Atherosclerosis is an arterial condition in which a fatty substance called plaque (or atheroma) builds up in the walls of your arteries. When that happens, your arteries ‘harden,’ making it harder for blood to flow from your heart to other parts of your body.
At first, you probably won’t notice any symptoms of atherosclerosis. But as the plaque keeps building, you can develop serious complications. That’s why prevention and early diagnosis are critical for your cardiovascular health.
Without treatment, hardened arteries can lead to:
- Peripheral arterial disease (PAD). Blockages mean your leg muscles aren’t getting enough oxygen-rich blood. Initial symptoms include leg cramps, especially when you walk or exercise.
- Angina. Chest pain caused by the insufficient blood supply to your heart muscle.
- Coronary heart disease.
- Heart attack or stroke.
Symptom of Atherosclerosis
Initially, you won’t notice any symptoms. But over time, you may develop:
- Leg cramps
- Chest pain
- Fatigue or confusion, due to lack of blood flow
- Muscle weakness or difficulty breathing
- Limb pain at the site of a blocked artery
Anyone can develop this condition. But certain factors increase your risk for arterial disease. If you have a family history of heart disease, or you carry extra weight, you’re more likely to develop atherosclerosis. Having diabetes, high blood pressure or cholesterol, or even drinking too much alcohol can also raise your risk.
Sadly, even your race can be a risk factor, since research suggests that African and Caribbean Americans, as well as people of South Asian descent, are at higher risk for diseases that contribute to atherosclerosis risk. Finally, aging, skipping exercise, following an unhealthy diet and smoking or using tobacco can all increase your risk as well.
Diagnosis and Treatment
Along with your medical history, you may need blood tests, ultrasounds, CT scans, angiograms and/or an ECG to diagnose plaque in your arteries. If you have atherosclerosis, treatments will focus on slowing progression and minimizing your symptoms. Unfortunately, once you have plaque in your arteries, we can’t get rid of it. But we can keep new plaque from forming, or keep your existing plaque from blocking your blood flow.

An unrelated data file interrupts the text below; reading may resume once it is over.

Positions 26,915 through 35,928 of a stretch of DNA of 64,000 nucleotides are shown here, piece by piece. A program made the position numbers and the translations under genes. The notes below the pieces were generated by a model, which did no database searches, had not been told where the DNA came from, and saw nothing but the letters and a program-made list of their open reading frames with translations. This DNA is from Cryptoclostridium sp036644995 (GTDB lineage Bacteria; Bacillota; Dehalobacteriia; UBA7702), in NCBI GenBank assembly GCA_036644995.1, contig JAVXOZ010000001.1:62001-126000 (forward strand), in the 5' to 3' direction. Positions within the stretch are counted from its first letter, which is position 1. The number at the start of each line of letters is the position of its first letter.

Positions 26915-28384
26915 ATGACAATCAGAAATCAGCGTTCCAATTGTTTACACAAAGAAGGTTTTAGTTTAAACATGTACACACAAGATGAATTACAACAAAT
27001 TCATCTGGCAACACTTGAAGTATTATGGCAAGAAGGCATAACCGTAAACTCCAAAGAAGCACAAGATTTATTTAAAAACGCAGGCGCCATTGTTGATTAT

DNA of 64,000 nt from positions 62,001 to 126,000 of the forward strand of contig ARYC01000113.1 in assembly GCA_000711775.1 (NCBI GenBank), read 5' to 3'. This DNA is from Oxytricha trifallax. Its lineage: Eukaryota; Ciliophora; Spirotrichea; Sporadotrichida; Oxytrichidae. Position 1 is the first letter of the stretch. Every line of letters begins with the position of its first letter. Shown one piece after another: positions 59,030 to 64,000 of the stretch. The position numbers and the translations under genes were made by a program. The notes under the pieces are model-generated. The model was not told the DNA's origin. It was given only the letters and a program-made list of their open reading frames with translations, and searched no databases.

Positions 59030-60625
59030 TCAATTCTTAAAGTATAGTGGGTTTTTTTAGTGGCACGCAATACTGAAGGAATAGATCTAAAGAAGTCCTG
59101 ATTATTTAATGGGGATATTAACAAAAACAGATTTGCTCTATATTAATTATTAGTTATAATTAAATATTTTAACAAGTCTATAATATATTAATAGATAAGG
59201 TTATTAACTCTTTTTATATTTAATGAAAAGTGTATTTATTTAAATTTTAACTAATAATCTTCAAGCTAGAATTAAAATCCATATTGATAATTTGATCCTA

To do that, we can make diet and lifestyle changes. Procedures like angioplasty, stenting or atherectomy can help restore blood flow. A stent is a small device that we insert into your narrowed artery, helping improve your blood flow. Usually, stents are made of plastic or metal, and they can be made in many shapes and sizes to fit your needs. Once implanted, the stent helps support the walls of your arteries, so that they remain open, allowing blood to flow through them. After we implant a stent, it expands until it presses against your inner artery wall, preventing a future collapse. It can also keep cholesterol and plaque from building up again in the area where we’ve implanted the stent. While these tools are very effective for treating PAD, in some cases, you may also need medications to control contributing risks such as cholesterol, blood pressure or diabetes.
Living a healthy lifestyle is one of the best ways to prevent arterial disease. Try eating healthier foods, staying active with regular exercise and working to reach or maintain your ideal weight. Limit alcohol intake and quit smoking to help reduce your risk. Finally, it’s important to take all your medications as prescribed by a healthcare provider in order to protect your arterial health and prevent complications.
Of course, it’s hard to know when to make lifestyle changes if you don’t know your arterial disease risk. Want to stay on top of your health and prevent complications? Schedule an arterial consult with our Houston and Dallas area PAD specialists. We can diagnose your disease risk and take early measures to prevent atherosclerosis or other forms of cardiovascular disease.